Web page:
The heart of the Industrial Revolution, a fast corner into the modern world, began with fabrics. Looms, weaving, and textiles launched a social revolution at the start of the 19th century, and one modern company was there to see it – Dickson.
In 1836, a young Scotsman, David Dickson, headed to northern France to launch a new textile mill. Northern France was already the heart of the fabrics industry for France, but Dickson was something new. Dickson started with linen, but quickly began experimenting with combed fabrics that made new and more durable cottons for ship’s sails. By 1840, Dickson was actively cultivating new processes and finishes to make better shipping fabrics.
Dickson merged with American company Glen Raven in 1998 (making it a sister company to US-based Sunbrella), but Dickson has maintained its roots. Its main facilities are still in France, with its largest facility in Wasquehal in the north. Dickson is an international company, though – 70% of its 25,000,000 square meter production is exported.
Two centuries later, Dickson still specializes in high performance outdoor fabrics. Dickson now produces solution-dyed acrylics, a long-lived man made woven fabric with the softness and versatility of cotton. Acrylic even boasts natural mold- and rot-resistance and vibrant colors (since the dye is part of the fiber itself). Dickson adds the tactile feature of a heavy canvas-style weave and special fabric finishes like Cleargard to enhance the soil-resistance and water repellent of its solution-dyed acrylics. (Cleargard uses fluorine to resist oil and fatty stains, water, and deposits.)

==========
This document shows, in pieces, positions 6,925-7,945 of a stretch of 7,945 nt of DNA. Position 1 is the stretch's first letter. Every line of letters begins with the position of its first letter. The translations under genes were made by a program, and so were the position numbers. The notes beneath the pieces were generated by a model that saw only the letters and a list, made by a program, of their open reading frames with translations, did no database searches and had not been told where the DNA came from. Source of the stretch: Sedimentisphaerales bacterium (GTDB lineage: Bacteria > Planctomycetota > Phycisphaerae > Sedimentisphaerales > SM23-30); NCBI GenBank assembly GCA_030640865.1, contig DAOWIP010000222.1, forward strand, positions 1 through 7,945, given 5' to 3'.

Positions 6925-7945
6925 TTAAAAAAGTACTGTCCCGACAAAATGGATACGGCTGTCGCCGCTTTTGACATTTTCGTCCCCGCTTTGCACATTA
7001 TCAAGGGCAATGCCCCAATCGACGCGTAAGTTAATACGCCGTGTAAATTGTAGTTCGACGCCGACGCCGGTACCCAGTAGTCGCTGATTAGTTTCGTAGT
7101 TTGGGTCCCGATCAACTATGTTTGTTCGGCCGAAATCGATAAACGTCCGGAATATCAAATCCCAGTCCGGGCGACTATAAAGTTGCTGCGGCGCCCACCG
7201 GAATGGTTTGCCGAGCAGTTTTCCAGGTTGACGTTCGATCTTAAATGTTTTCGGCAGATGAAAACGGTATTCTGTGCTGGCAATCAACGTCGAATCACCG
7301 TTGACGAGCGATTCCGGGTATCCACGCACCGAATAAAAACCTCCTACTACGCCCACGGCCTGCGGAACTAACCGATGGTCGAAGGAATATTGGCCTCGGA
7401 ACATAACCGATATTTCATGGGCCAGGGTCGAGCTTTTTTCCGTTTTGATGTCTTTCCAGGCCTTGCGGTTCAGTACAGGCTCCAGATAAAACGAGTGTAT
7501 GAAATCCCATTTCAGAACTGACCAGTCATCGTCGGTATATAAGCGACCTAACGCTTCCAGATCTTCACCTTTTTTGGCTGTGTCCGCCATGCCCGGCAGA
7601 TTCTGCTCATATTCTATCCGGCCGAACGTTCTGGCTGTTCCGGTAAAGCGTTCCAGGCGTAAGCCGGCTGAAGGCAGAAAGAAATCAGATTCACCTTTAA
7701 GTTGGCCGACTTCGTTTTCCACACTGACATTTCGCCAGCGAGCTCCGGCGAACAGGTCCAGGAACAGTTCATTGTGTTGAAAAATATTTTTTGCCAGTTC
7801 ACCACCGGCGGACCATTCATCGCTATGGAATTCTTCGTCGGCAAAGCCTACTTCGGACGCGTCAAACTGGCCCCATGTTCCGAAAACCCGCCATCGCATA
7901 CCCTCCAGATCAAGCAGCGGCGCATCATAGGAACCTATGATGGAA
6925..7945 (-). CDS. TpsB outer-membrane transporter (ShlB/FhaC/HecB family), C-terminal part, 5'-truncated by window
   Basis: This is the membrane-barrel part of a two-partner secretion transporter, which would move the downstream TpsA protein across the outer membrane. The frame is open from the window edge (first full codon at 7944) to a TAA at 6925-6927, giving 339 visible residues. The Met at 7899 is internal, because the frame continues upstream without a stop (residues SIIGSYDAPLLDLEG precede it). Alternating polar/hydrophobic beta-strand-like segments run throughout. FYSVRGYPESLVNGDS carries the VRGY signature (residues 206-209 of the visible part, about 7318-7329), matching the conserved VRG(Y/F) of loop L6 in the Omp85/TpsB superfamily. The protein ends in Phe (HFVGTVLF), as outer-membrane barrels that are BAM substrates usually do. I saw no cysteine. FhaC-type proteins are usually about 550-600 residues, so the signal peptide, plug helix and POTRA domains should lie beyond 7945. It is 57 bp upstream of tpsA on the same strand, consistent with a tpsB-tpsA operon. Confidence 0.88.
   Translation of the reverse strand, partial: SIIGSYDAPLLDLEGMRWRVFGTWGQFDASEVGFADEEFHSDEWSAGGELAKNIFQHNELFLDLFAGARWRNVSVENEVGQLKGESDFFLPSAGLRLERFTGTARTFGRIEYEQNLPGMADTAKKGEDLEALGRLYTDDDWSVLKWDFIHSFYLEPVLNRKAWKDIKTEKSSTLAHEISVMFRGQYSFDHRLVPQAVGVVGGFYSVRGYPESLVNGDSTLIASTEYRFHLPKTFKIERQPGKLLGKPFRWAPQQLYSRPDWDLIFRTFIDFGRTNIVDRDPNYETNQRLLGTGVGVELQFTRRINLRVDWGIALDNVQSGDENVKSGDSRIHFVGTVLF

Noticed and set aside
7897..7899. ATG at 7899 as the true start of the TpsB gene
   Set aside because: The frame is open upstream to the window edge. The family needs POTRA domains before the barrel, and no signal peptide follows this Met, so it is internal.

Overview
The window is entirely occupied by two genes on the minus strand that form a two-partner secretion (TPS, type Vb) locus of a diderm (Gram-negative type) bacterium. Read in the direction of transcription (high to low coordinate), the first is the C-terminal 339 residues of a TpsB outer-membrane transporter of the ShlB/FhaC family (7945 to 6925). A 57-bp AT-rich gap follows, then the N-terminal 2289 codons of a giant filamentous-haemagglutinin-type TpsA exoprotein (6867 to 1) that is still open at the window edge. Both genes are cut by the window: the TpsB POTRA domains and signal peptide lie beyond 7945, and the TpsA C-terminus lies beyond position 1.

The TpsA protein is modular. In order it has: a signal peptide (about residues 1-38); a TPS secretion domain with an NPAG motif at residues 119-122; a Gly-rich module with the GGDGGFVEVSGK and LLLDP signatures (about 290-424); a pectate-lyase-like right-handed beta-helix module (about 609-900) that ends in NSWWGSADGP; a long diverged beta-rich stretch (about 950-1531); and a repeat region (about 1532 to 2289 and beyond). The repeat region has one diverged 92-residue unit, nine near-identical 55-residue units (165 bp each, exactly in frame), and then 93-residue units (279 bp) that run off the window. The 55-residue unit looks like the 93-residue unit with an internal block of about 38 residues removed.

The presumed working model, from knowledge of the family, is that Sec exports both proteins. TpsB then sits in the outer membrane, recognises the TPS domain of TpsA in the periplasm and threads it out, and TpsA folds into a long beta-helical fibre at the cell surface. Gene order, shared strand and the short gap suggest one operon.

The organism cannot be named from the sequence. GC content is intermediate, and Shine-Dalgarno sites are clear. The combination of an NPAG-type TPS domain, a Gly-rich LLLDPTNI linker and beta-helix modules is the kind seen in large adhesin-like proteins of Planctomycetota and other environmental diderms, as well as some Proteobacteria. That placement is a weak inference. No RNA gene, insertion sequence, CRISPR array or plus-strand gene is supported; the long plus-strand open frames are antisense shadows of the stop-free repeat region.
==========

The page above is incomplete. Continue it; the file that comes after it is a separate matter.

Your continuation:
To ensure performance, Dickson fabrics undergo rigorous and detailed testing – like testing the color-fastness of their solution-dyed acrylics with dry friction (like constantly opening and closing a retractable awning).
Dickson offers a 10-year warranty for basic wear on their fabrics, covering fraying and fading in normal weather conditions, from high humidity to scorching sun.